Chiller Theatre April 2023: Johnny Caps Recaps
I once again paid a visit to the Chiller Theatre convention last month, and the April 2023 installment was the best April Chiller I’ve attended so far. I know I said that about the April 2022 Chiller, but I’ve come to find that every Chiller Theatre is better than the last one, and the last one is always fantastic to begin with. Join me as I recap the stars I met at the April 2023 Chiller.
I started the show on Friday night by meeting Julie McCullough again. We’d previously met at the October 2021 Chiller Theatre, and before that, several times during the period when the defunct-at-the-moment Hoboken International Film Festival was in my hometown of Greenwood Lake, NY. As she was Playboy’s Miss February 1986, I paid to get her centerfold signed, and we got a few pictures together. I also inquired about her accepting my Facebook friend request, and I paid a little extra for that. How did that turn out? Wait until I recap Saturday.
The next star in Chiller’s grand parade was another star I’d met at Chiller before, legendary scream queen Michelle Bauer. I’d previously met her in October of 2018, but although she looked splendid as always, the lighting in the room was lousy that year. I paid for a new picture with her, and the photos came out a lot better. I plan on finding Ms. Bauer’s contact information for some point in the future as I would love to interview her.
I then met Lynn Lowry, another legendary horror film actress. When I met her, I told her about how I’d recently rewatched her movie The Crazies, and I mentioned how thankful I was that COVID, as bad as it got, never resulted in something like Trixie did in The Crazies. I got Lynn’s autograph on a sexy photo of her in lingerie in Cat People, and we struck several poses, including the one you see with her pretending to choke me. I love hamming it up like that.
Next up was Michael Oliver, the actor who played the titular Problem Child in the first two movies in that series. I talked to him about working with the late, great Gilbert Gottfried, and Michael spoke very highly of him, saying how he was very soft-spoken when out of character. I then told Michael one of my favorite dirty jokes from Gilbert Gottfried, and he and his handlers laughed at the joke. I got a current headshot signed for myself, and a Problem Child VHS cover signed for my friend, and fellow Pop Geeks writer, Adam Pope.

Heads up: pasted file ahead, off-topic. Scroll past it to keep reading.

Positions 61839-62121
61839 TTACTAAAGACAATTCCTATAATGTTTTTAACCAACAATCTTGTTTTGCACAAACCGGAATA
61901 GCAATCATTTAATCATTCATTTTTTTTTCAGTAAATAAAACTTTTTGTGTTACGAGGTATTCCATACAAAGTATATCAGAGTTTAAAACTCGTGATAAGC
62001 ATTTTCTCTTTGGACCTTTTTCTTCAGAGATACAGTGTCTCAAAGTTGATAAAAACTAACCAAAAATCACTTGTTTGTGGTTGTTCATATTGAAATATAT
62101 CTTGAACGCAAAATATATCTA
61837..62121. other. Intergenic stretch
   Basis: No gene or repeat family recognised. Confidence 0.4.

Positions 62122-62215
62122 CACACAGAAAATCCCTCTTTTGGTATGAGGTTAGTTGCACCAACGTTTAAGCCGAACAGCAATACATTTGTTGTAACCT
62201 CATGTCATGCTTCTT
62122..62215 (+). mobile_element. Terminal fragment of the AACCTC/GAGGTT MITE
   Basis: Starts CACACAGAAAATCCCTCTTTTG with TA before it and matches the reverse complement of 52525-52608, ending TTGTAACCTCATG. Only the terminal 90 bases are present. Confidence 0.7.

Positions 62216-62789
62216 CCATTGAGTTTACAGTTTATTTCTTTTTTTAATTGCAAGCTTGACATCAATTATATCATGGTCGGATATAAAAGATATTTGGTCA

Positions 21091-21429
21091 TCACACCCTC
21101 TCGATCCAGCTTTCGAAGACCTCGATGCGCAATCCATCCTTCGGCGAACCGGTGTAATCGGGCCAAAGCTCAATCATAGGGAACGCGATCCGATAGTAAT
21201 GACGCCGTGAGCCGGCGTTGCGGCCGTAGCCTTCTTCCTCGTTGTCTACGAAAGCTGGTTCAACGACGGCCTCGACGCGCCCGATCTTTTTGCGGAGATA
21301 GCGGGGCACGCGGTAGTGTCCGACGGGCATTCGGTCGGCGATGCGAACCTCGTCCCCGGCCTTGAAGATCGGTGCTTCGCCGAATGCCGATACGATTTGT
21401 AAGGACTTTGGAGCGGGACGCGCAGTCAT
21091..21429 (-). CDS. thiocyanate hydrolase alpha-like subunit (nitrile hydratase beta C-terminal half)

Michael Oliver was adjacent to the next talent I met, a woman who happens to be a longtime Facebook friend of mine. Legendary scream queen Brinke Stevens was very friendly and kind to talk to. When I met her, I told her my name, and she asked me if that was my real name. I explained that it was my pen name, and the name I use on my social media, and she found that interesting. I’ve tried setting up an interview with Brinke in the past, but I haven’t been able to get it off the ground yet. I’ll try again later this year.
I then went off to a different room to get Bob Bergen’s autograph. Bob Bergen is the current voice of Porky Pig, and I told him of how it took me literal decades to stop being afraid of the Mel Blanc-voiced Porky popping out of the drum at the end of the old Looney Tunes cartoons. He found that amusing. I got a picture with him also, and I’m hoping to do an interview with him someday. However, that interview would have to be done on one of my rare weekend days off, which I’ll hopefully be able to put in for at some point in the future.
After Bob, the next star I met was Carnie Wilson of Wilson Phillips, who was only there for Friday and Saturday of the show. I told her of how I had a bad time in the 90s, but I do like the music of Wilson Phillips. I even told her that if most 90s music sounded more like Hold On and less like Smells Like Teen Spirit, I might’ve had a better time in the decade, and she liked hearing that.
Also, Carnie is delightfully saucy if you bring her Playboy to get signed. She looked at the nude layout and asked, “Should I sign it on the tit or on the pussy?”. The room cracked up at that, and then I cracked the room up further by saying, “Well, using your language, I’ll go for the tit”. Apparently her handlers, my friends Patty and Frank, were laughing about it all weekend long, as were the other talents in the room.
The next star I met, Dana Wheeler-Nicholson, was very friendly to talk to. Our photos were taken with a bit of space between us as she understandably still has some fear of COVID. The pictures came out well, though. As to the autograph, I had her sign a photo with the personalization, “Johnny, we both have lovely eyes. DWN”. I chose that because she does have lovely eyes, and people say my eyes are my best feature.